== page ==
It's always good to have some type of security background when trying for the CISSP.
Remember, this is a graduate level certification. The Security+ is for entry level admins. What the CISSP shows is that you have been in the trenches and now you have some experience with Security management. When I first took the CISSP, I failed the exam because I hadn't gotten out of network administrator mode. And the test questions do test that. You have to look at the exam from a manager's point of view. I would suggest being in the field for a few years before taking the exam.
If you have CompTia Security+ Certificate and had worked with it for 6 years, do you stand the chance to get the CISSP Certificate? And then again is it necessary to have CompTia Security+ Certificate before embarking on your CISSP CERTIFICATION journey?
Since the CISSP is a "management" credential, it's certainly expected that one has some experience in security/risk management prior to going for the cert. That said, having any other certification is not a requirement.
Since you specifically mentioned Security+, while I have never sat for the exam, my understanding is that it's more of an entry level security designation. And while it does help one understand security fundamentals, it tends to focus more on security operations rather than management/strategic issues (this can be said for their more advanced CASP cert). This isn't either good or bad (it really depends on your current role actually). But there is always a tendency to "tier" certifications as we are ingrained with this concept from our school days (you start with primary school, then secondary, then college, etc.). I believe the DOD requirement also supports this.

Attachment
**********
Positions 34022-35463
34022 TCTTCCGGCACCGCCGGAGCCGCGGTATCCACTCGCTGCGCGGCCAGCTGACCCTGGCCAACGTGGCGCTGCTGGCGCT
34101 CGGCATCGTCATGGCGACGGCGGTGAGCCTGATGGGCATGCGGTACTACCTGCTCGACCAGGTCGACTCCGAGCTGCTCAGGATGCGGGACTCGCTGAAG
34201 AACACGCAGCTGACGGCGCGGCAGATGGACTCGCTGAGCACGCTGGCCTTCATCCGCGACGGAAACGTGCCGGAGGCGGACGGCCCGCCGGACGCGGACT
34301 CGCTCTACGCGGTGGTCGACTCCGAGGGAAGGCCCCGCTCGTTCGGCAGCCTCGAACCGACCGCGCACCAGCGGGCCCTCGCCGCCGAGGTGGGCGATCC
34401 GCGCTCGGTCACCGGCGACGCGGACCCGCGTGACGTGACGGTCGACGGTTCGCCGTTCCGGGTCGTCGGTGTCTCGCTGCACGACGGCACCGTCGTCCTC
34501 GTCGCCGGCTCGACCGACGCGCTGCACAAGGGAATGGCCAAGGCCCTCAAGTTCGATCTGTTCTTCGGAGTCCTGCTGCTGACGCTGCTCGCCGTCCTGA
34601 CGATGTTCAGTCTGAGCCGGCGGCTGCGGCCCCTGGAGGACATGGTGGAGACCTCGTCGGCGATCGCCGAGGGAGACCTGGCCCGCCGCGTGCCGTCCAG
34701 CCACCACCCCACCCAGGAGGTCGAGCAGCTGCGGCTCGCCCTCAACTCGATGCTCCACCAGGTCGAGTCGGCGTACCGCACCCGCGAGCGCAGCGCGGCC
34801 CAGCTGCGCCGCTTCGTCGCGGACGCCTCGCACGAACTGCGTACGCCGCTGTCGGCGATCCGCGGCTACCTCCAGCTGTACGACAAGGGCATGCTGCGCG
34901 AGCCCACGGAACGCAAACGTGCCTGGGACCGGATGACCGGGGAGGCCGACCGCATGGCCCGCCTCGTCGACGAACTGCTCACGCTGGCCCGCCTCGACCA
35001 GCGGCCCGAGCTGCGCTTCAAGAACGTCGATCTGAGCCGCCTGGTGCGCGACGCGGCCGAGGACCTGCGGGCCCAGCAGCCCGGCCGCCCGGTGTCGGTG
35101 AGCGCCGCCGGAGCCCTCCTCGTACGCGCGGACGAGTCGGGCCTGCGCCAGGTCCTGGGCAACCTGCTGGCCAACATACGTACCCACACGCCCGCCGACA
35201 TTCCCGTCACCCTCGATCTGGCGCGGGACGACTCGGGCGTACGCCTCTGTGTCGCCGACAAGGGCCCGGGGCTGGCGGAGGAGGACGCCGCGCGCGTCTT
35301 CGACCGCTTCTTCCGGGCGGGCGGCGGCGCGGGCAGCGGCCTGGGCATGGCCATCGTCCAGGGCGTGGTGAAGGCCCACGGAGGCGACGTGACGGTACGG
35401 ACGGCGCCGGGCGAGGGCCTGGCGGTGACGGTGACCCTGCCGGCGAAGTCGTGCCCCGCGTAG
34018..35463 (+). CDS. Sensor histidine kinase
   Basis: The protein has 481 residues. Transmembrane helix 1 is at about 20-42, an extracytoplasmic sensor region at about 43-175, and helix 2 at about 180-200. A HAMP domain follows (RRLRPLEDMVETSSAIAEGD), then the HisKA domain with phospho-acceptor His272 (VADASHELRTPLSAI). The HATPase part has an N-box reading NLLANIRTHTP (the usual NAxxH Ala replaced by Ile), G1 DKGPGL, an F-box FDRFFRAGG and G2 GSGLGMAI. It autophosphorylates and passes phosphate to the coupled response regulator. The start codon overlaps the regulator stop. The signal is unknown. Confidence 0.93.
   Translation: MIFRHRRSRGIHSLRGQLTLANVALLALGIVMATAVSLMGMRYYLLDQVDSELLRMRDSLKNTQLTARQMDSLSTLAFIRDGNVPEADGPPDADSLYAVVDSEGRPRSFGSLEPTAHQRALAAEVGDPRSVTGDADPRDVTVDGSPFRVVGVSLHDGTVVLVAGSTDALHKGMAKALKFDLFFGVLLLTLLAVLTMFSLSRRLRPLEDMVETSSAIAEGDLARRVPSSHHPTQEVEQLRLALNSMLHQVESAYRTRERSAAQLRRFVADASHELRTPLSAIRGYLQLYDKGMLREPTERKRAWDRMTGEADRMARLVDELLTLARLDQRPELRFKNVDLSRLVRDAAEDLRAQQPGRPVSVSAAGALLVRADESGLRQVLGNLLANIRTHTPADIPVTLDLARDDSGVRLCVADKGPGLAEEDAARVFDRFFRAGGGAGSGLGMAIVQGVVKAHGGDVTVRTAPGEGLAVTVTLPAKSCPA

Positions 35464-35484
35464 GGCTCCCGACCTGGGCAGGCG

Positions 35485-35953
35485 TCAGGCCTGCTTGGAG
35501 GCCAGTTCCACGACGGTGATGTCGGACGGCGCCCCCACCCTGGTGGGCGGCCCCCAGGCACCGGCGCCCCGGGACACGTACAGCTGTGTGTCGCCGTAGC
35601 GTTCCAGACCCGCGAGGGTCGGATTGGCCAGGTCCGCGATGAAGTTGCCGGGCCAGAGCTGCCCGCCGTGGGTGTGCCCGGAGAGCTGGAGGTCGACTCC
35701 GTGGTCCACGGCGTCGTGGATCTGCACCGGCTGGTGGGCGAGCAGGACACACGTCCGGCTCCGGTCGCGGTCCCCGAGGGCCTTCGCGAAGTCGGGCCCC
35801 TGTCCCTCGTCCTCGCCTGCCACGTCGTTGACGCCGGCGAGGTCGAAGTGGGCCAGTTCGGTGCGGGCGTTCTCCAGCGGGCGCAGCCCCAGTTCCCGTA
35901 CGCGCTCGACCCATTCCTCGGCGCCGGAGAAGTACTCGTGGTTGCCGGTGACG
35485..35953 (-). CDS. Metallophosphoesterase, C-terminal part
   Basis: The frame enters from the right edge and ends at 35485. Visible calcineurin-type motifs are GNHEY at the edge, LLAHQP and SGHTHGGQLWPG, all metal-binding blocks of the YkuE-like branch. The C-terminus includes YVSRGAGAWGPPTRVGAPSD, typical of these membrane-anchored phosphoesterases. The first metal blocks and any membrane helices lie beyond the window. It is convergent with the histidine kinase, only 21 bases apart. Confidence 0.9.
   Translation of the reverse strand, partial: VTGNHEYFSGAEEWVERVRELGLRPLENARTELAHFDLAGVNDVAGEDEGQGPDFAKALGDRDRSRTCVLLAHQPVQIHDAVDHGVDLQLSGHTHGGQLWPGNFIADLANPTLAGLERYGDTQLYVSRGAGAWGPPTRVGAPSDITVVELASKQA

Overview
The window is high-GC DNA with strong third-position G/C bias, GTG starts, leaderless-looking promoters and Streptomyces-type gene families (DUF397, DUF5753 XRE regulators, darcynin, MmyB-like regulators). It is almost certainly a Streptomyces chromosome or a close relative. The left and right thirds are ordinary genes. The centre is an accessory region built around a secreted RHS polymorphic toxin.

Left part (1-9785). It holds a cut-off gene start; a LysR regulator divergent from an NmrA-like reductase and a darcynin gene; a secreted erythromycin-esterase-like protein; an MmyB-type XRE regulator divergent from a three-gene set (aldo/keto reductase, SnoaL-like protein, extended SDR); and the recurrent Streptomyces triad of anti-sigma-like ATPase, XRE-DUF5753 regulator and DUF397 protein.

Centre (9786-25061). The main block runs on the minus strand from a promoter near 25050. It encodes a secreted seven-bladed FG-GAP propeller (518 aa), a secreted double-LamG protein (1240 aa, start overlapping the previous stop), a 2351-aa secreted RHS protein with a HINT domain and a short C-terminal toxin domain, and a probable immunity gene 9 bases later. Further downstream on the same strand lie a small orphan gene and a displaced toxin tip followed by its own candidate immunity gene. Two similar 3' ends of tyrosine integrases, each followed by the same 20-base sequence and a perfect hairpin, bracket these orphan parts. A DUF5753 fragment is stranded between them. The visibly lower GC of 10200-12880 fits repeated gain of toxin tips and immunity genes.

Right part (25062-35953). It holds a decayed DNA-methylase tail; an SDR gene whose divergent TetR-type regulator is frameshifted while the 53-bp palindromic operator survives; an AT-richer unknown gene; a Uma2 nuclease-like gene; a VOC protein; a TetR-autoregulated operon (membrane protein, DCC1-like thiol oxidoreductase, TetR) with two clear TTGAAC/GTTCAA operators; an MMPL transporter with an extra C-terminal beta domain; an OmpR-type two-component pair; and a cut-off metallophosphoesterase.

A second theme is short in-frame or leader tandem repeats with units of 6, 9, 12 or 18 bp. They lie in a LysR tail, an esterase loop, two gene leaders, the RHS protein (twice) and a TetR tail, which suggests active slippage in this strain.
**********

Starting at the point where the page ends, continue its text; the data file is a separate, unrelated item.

I think the key is to not necessarily focus on the certification, but the knowledge/skills that they are supposed to represent. I know plenty of people who have more knowledge/experience than required for these certs, but never bothered to attain them. This doesn't really make then any less valuable.
A person inquiring or obtaining certifications can have many objectives in mind, for some, it is an individual accomplishment, and for other, it is job specific and or required. For whatever one's purpose or need maybe, they have to develop their roadmap to achieve their personal goals. That said, Security+ is far from being an entry-level security designation. I would be more inclined to think Tech 1 level is the entry point with A+, Network+, and SSCP (Systems Security Certified Practitioner), which I believe is the associate level to the CISSP. Perhaps, the SSCP might be a more achievable certification for a newbie with a direct mapping to the CISSP. The CISSP tents to be more of a Check-box item than an actual application and or practice. Some people will tell you they never used anything learned from preparing for the CISSP in their workplace because that is not the CISSP purpose, the CISSP is designed more for thinking/strategy and less for the application (hands-on, tactical folks).
And I couldn’t agree with you more, the key is not necessarily to focus on the certification, but the knowledge and skills that the cert materials are supposed to represent. The push for certifications is a government requirement and thus now a contractual necessity.